It’s not just long wait times; 44 percent of roads in the Golden State are in poor condition, double the nationwide total of 22 percent, according to the transportation research nonprofit TRIP. California also has more thefts as well as higher insurance premiums, repair costs and gas prices than the national averages, according to the Bankrate study.

The cost of owning a car

People have been more apt to get behind the wheel in recent years as we’ve moved away from the Great Recession and prices at the pump became cheaper. Investment in transportation enhancement and improvements is not keeping up with the uptick in congestion in many areas, says Rocky Moretti, director of policy and research for TRIP.

“As roads deteriorate, you’re going to have additional routine repairs,” Moretti says. “If you look at the national number, we estimate that additional cost of driving on rough roads is $599 annually — $130 billion nationally.”

Many drivers don’t think about all the extra costs that go along with automobile ownership before driving their vehicle off the sales lot, says Mark Hamrick, senior economic analyst at Bankrate.

“Our Bankrate surveys have indicated the failure to save for emergencies and retirement rank top among financial regrets. All of us who have owned an automobile in our lives know at some level there are very expensive events related to car ownership, whether it’s a maintenance cost or repair costs,” Hamrick says. “The only way to prepare for all of that is to have some emergency savings.”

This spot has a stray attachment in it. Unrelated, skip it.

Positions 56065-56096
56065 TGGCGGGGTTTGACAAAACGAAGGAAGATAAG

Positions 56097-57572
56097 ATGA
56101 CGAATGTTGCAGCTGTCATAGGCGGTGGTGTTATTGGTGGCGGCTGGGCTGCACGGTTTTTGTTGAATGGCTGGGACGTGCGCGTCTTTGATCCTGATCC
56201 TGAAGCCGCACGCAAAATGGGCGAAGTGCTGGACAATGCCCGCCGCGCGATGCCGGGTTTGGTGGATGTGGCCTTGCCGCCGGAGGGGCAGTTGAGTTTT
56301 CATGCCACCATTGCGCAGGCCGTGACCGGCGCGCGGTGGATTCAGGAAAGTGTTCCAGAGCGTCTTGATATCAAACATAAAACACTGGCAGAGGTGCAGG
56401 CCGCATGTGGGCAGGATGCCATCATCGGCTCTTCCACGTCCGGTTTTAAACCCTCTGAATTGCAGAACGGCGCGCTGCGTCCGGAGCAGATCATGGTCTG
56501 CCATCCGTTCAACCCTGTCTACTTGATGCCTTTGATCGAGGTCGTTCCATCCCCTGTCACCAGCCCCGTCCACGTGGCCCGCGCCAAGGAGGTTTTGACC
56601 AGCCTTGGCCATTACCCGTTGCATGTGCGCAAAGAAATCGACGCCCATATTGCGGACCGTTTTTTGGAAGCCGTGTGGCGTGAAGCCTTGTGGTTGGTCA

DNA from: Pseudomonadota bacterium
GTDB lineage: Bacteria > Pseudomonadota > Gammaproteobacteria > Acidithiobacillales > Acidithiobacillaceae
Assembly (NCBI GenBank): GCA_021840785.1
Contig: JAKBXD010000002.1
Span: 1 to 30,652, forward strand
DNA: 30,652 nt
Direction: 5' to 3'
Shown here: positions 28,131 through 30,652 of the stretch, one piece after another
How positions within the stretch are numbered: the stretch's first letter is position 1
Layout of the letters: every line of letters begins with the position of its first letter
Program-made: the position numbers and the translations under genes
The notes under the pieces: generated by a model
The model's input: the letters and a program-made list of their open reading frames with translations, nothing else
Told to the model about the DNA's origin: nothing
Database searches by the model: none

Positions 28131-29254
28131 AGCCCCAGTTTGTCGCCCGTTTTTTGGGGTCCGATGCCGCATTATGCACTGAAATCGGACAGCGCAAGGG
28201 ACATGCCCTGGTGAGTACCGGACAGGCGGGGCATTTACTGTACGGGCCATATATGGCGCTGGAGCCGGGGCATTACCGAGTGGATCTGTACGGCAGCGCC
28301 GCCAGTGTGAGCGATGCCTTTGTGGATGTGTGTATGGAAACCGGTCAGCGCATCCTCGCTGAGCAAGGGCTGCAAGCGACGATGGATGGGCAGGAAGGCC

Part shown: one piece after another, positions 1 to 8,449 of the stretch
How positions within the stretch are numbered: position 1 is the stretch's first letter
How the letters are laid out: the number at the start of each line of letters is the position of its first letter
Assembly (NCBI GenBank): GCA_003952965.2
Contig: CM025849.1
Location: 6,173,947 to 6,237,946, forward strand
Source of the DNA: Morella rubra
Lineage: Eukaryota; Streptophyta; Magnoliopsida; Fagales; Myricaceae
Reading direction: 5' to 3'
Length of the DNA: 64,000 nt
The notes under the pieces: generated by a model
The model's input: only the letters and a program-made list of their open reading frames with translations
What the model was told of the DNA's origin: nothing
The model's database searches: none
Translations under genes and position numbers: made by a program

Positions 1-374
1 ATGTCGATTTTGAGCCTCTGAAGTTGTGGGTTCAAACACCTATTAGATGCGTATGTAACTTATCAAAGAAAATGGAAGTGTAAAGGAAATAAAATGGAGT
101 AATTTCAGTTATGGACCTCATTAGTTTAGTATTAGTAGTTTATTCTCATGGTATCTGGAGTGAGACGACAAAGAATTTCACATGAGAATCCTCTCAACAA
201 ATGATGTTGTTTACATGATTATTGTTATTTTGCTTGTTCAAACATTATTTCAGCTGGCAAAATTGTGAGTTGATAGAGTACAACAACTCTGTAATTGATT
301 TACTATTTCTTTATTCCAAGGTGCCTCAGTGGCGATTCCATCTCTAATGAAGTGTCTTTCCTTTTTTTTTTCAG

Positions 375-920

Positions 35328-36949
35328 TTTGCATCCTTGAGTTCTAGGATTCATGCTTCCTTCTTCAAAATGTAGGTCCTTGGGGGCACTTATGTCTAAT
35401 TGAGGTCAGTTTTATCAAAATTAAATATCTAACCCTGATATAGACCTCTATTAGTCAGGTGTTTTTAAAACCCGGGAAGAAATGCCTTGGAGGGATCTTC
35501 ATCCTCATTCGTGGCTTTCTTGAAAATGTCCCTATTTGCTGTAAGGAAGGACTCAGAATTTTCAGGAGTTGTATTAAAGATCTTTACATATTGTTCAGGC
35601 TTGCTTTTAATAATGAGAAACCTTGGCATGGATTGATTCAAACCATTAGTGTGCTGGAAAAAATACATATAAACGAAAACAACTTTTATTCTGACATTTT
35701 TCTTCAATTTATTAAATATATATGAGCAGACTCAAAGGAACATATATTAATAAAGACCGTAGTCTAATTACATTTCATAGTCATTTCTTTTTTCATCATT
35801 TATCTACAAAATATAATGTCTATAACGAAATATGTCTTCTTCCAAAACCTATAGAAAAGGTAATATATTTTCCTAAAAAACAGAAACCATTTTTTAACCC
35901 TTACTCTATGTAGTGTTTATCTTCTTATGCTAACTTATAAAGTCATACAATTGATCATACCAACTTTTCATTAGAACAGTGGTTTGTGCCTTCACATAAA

Drivers in California, North Dakota and other states would benefit from stashing cash away in a savings account with a strong interest rate so when they get a flat tire, are involved in a fender bender or unexpectedly find themselves needing money for another reason, it’s there. Commuters might also benefit from considering hybrid or fuel-efficient vehicles, using carpools or alternative transportation if possible, shopping around for insurance and seeing if their employer or metro offers transportation benefit programs and incentives.

Relief may be on the way for those who will continue to drive, Moretti says. Even troubled California earmarked billions of dollars to improve roads and improve traffic safety across the state in 2017 — a move voters overwhelmingly upheld in November.

“Twenty-seven states have moved forward with significant funding packages since 2013, and we feel that’s a recognition the ongoing deterioration of roads and bridges,” he says. “We’re going to see an increasing mix of possibilities, particularly in urban transportation. If we’re willing to invest adequately in our transportation improvement we’ll certainly see further improvements in mobility.”